Learning C#. Whee.
So about 1:25 I decided to have a shot at this whole C#/Habanero thing. Got to start somewhere, right? So I fire up my trusty Visual Studio 2005 and create a new Windows project in C#.
The first thing I notice is that the IDE has created a form for me. This is familiar from my glory days doing applications programming in VB. They still call the thing "Form1" for no apparently good reason, which has bugged me all the way back to VB3. I swear, VC++'s wizard is so much nicer: it asks you what you want to call your classes. Why they've never done that in VB, and now C#, is totally beyond me.
Anyways, that's just an idle curiosity, and easy to get past. I blow away the form since I'll want to dynamically create my render windows on the fly. If I need prefab forms later for config UI and such, I'll build them - but for now I'm going with pure code.
Goal #1: Get a message box on the screen
I figure this is a good place to start: really trivial, but probably different enough from the stuff I'm used to to provide a learning experience. Sure enough, I fumble around for about 10 minutes trying different magic incantations involving System.Windows.Form.MessageBox. I try treating a MessageBox as an object and statically allocating one. I try dynamically allocating one. For kicks I poke around in IntelliSense for a second and fail to find what I'm after.
Finally I break down and just Google "C# messagebox" and wham, there's the answer: MessageBox.Show(). Duhh. I guess this .Net stuff is going to be more of a mental paradigm shift than I thought [grin]
So, drawing on my highly limited and utterly broken Spanish, I proudly accomplish Goal #1:
Current time: 1:39 PM. Yayy.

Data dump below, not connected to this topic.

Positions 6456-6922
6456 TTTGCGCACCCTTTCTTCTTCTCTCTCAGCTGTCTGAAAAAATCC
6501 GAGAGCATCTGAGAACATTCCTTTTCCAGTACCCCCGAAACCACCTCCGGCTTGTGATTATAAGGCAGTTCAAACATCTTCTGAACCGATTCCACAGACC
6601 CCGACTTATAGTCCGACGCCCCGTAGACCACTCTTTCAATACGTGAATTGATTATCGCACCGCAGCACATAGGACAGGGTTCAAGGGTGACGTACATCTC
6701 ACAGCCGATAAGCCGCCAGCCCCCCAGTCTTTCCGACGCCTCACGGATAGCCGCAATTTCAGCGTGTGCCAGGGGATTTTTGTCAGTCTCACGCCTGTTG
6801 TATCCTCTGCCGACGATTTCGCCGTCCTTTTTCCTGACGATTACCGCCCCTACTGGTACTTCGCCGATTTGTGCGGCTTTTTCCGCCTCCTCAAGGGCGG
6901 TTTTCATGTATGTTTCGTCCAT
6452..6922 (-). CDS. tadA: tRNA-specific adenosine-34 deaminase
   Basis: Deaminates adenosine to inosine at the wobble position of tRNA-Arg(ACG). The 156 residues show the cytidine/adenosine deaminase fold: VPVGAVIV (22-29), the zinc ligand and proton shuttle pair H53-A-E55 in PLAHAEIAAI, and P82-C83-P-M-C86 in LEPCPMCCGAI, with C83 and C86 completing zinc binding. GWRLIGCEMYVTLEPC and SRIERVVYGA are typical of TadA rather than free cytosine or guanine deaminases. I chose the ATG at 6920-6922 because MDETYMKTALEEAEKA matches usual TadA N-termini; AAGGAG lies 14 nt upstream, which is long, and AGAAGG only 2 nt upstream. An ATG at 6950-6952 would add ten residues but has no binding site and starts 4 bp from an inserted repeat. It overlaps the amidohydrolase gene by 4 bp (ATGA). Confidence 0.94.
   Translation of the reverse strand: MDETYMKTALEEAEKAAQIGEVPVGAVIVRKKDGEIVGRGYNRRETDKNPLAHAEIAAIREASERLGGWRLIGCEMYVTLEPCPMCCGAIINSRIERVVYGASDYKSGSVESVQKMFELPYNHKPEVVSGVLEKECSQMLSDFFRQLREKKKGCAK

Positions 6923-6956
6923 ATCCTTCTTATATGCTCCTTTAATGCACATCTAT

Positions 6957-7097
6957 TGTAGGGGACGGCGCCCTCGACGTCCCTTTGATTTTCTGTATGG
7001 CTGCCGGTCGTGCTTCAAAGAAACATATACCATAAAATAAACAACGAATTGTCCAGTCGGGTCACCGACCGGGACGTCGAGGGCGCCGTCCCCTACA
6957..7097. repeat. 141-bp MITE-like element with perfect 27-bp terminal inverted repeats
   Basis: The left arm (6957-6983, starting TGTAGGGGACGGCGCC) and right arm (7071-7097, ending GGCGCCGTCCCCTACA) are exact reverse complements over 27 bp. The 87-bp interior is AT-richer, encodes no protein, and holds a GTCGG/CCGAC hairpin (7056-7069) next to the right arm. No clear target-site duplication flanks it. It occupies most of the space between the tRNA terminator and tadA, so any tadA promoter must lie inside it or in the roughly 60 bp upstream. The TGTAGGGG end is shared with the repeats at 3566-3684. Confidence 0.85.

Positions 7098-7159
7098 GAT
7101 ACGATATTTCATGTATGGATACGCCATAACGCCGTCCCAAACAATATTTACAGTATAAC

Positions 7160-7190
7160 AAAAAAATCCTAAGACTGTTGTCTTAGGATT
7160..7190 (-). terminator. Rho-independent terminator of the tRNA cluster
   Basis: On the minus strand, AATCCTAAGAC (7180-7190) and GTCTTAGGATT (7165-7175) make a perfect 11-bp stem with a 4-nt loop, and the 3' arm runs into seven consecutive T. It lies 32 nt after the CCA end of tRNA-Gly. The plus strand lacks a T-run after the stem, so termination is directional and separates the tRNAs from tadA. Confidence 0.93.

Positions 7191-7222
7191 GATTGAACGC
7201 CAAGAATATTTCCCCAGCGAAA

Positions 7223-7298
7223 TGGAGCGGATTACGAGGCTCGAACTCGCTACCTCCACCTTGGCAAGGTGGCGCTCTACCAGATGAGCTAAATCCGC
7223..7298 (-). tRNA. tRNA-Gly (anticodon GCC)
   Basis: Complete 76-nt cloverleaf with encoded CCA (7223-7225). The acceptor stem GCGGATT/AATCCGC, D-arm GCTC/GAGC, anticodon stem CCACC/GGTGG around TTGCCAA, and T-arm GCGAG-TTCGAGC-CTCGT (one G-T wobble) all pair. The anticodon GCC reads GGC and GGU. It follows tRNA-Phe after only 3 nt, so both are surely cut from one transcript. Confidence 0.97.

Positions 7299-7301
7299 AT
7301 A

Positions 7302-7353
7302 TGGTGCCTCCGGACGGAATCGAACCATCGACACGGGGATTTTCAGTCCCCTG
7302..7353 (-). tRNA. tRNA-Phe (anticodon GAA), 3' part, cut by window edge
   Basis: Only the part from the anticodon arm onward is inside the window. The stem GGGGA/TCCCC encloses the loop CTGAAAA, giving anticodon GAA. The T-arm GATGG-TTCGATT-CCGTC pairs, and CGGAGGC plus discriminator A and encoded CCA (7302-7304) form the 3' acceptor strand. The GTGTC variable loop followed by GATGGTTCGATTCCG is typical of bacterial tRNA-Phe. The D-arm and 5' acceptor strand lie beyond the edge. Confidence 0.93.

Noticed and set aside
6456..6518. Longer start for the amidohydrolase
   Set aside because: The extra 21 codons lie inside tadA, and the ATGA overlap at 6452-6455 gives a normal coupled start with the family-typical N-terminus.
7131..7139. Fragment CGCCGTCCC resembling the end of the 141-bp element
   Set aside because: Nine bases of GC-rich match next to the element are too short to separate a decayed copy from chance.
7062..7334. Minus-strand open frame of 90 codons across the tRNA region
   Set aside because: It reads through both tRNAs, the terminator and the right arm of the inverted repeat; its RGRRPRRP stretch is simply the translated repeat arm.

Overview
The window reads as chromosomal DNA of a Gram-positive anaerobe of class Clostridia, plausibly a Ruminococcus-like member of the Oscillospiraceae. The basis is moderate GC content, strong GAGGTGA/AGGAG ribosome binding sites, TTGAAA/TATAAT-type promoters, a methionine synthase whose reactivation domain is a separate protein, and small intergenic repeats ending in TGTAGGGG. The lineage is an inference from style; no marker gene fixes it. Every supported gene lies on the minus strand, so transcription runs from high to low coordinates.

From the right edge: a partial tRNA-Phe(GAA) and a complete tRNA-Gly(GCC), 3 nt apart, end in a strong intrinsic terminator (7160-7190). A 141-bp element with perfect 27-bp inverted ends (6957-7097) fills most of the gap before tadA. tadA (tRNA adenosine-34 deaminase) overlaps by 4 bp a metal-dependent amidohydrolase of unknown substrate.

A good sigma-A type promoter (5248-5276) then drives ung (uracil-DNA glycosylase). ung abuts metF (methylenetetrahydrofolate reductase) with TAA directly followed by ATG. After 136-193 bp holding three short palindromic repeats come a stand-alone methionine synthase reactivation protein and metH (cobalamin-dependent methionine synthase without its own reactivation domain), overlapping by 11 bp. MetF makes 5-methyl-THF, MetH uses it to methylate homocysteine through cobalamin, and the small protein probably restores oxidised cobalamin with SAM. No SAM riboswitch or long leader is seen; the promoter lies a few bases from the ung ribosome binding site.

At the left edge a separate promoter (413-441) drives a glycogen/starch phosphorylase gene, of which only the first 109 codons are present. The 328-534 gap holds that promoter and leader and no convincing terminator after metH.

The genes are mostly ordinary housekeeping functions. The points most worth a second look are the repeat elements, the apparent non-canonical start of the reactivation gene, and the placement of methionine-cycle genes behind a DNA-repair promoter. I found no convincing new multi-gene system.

Goal #2: Get a dynamic window displayed
This is my second big test. Judging from experience with C and C++, this is probably going to take a while, so I mentally steel myself for going back to work as soon as I'm done on this phase.
When I tore out the prefab form from my new project's code, I noticed the Application.Run() call, which apparently is .Net's ready-made message pump loop. It can take an object of type System.Windows.Forms.Form. So I poke things a little bit, slap together some code, and produce this:
foo = new Form();
foo.Text = "Habanero";
foo.SetBounds(0, 0, 225, 150, BoundsSpecified.Size);
It takes a few seconds of juggling IntelliSense to figure out the correct parameters, but this time I get by without needing to touch Google or even MSDN. It literally takes more time to write this paragraph documenting my attempt than it took to write the code.
Current time: 1:51 PM.
Hot damn... now that's what I call rapid development. I think me and C# are going to get along very nicely.
This brings back my (very happy) memories of whipping up GUI tools in a matter of minutes in VB, back in the day. In fact, I still use VB fairly regularly to do quickie tools, like one-off file parsing/mangling utilities. It's a great thing to have in the toolkit, and I find the visual GUI design tools more than justify the fact that it's VB and not, say, Python. I've still got a very soft spot in my heart for VB; even though it supposedly teaches all these bad programming habits, my opinion is that bad programming is the fault of the programmer, not the language. I've seen some truly elegant and beautiful code produced in VB - although, admittedly, not very much.
C# though... I sort of feel like a dirty tramp for even saying this, but I think it's going to replace VB (even VB.Net) as my personal RAD tool of choice. The syntax very closely resembles the C++ and KC code I spend my time thinking in, and I'm not smart enough to deal with massive syntax shifts on a regular basis. When I do use VB or other languages I find my muscle memory putting semicolons and curly braces all over the place, which naturally causes some havoc.
C# also has delegates, which are just plain hot. I can already see entire aspects of my planned engine structure getting reduced to extremely simple, clean pieces of code by the mere power of delegates. I wrote a 500-line hacked imitation of delegate behavior for a customized callback system in C++ for the last Habanero attempt; it used multiple inheritance to do its work. With delegates I get all that power, plus more, without any code overhead of my own. I also get anonymous delegates, which make me want to jump around and giggle like a schoolgirl on crack.
So there we go... 35 minutes and I've finished a passable dynamic window dummy program, and written a journal entry about it. If I had any doubts before about this decision, they've been totally blown away.
This is going to be a whole heck of a lot of fun.